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Kumtor: Kyrgyz Court Cancels $3.2 Billion Fine on Departing Canadian Mining Firm Centerra

In early April, Canadian mining firm Centerra Gold announced it had reached an agreement with Kyrgyzstan to “effect a clean separation.” Centerra would leave Kyrgyzstan and pass the lucrative Kumtor Gold Mine into Bishkek’s hands and Kyrgyzaltyn, the Kyrgyz state-owned mining company, would give up its interests in the Canadian company.

As Centerra noted in its announcement, however, the agreement was conditional on shareholder approval and, importantly, “on the full and final release of all claims of the parties, termination of all legal proceedings involving the parties in all jurisdictions with no admissions of liability.” The divorce will only be final once those conditions are met.

In that context, this week a court in the Kyrgyz capital had canceled a lower court’s May 2021 decision to fine Centerra 261.7 billion soms ($3.2 billion).

The May 7, 2021 decision by the Oktyabr (October) district court in Bishkek to fine the Kumtor Gold Company (KCG), the Centerra subsidiary operating the mine, was in response to a suit brought by four ostensibly private citizens (though one was the son of the head of Kyrgyzstan’s State Ecology and Climate Committee, raising conspiratorial eyebrows). They alleged illegal dumping and other environmental violations at the mine and the court agreed. The same day as the court decision to fine KGC, the Kyrgyz parliament pushed through a bill that would allow the Kyrgyz government to impose “external management” on companies with mining concession rights (of which there was only one in Kyrgyzstan) that had been deemed guilty of committing environmental or safety violations. How convenient.

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Within two weeks, Kyrgyz President Sadyr Japarov signed the bill into law over objections and threats of arbitration from Centerra. Bishkek then imposed “external management” on Kumtor and it hasn’t been under the control of Centerra since.

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In the subsequent year, the country and the company have traded accusations, begun to pursue arbitration, filed lawsuits, and so on.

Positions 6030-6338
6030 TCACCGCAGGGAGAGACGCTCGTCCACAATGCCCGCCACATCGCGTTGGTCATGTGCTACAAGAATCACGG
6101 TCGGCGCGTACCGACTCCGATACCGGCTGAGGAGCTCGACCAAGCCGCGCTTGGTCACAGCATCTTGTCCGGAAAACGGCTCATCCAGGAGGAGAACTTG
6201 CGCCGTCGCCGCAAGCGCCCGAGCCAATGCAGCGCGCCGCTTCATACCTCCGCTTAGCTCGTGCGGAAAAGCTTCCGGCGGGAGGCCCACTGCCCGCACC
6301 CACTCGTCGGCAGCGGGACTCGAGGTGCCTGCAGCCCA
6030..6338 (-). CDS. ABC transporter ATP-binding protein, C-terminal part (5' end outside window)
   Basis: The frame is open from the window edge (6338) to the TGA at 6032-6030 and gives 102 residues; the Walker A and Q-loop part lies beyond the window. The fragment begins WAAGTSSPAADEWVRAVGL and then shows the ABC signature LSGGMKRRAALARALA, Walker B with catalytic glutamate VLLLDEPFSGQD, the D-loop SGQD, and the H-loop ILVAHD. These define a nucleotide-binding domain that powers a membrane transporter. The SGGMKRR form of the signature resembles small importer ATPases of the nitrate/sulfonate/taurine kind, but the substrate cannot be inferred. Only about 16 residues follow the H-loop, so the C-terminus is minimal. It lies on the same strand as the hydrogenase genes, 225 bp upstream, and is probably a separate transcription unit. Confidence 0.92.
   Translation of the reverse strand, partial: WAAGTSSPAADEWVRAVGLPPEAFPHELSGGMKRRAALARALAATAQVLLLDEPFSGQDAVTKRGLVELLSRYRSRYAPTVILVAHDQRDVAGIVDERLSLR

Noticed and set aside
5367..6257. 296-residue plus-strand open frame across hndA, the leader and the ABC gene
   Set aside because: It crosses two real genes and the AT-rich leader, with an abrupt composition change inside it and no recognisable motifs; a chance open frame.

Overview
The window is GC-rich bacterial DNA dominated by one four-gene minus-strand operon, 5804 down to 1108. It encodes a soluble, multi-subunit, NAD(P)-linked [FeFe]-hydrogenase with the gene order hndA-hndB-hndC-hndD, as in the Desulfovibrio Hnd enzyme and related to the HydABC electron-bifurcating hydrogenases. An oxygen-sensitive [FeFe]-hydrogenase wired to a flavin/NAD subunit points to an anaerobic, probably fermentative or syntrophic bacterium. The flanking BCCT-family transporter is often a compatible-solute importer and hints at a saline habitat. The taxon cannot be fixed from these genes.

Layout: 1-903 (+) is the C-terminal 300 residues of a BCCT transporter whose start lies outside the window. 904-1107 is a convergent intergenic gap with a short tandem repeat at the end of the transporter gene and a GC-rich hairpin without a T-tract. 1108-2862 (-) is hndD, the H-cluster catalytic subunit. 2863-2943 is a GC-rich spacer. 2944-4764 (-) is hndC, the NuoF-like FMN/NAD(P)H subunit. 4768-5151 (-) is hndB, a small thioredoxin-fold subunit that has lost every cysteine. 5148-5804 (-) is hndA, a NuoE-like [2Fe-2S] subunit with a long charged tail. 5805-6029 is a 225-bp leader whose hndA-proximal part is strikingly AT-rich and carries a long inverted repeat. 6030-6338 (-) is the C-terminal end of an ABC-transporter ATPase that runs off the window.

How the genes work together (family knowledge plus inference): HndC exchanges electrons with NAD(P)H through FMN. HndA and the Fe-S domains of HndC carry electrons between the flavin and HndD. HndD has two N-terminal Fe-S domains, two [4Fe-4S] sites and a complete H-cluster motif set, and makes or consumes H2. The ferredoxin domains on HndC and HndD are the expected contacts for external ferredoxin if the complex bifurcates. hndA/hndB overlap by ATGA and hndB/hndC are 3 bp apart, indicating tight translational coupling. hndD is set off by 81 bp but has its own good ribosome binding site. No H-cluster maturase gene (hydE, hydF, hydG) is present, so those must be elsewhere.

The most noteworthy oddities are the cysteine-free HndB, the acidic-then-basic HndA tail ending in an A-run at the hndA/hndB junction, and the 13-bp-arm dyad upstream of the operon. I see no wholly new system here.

In September 2021, Kyrgyzaltyn was suspended from the LBMA’s Good Delivery List “for failing to meet the requirements of the Responsible Sourcing Programme.” It was thus blocked from trading on London’s lucrative bullion market.

In another sign of progress in making the Centerra-Kyrgyzstan divorce final, earlier this month Kyrgyzaltyn was reinstated to the Good Delivery List, with the LBMA stating, “All gold and silver refined during the suspension is considered to be compliant with GDL rules and, therefore, Good Delivery.”

Chairman of the Kyrgyz Cabinet of Ministers Akylbek Zhaparov heralded the decision as “another recognition of the just policy of President Sadyr Japarov’s team.”

“We were able not only to achieve the victory of the interests of the people of Kyrgyzstan, but we did it, as promised from the first day, in full compliance with all international and legal obligations.”

Centerra’s April statement regarding the agreement with Kyrgyzstan noted that the company expected to hold a shareholder meeting in the second quarter of 2022 (so by the end of June) to consider the agreement, after sending shareholders “full details” of the agreement, the relevant transactions, the company’s rationale, and the risks. The Bishkek court’s decision this week to cancel the case that triggered the mine’s seizure last year will likely be viewed favorably as Kyrgyz meeting its end of the bargain.

With Kyrgyz authorities in control of the mine, Bishkek hopes to draw all the benefits to itself. Arguably, not having to split profits with a foreign partner means more money can remain in Kyrgyzstan. In June 2021, while on a visit to Naryn region, Japarov pledged to create a development fund into which 0.6 percent of the gross profit of the Kumtor Gold Company would be deposited annually. This has drawn some complaints as the mine isn’t located in Naryn, but in the neighboring Issyk-Kul region. Kyrgyz authorities have pledged to be transparent about the mine’s operation, though critics have their doubts. Kyrgyzstan is no stranger to corruption. Japarov, in a Facebook post earlier this month, said the Accounts Chamber would check the activities at the mine and issue a public report.

One downside to complete Kyrgyz control of the mine will be an inability to shift blame stemming from any future failings onto an external actor. The mine, and calls for nationalizing it, have served to galvanize many of Japarov’s supporters over the years. But the fundamentals of mining at the site have not changed, which means the same risks of environmental and safety violations that served to pushed Centerra out for good have not miraculously disappeared.

Artmotion China

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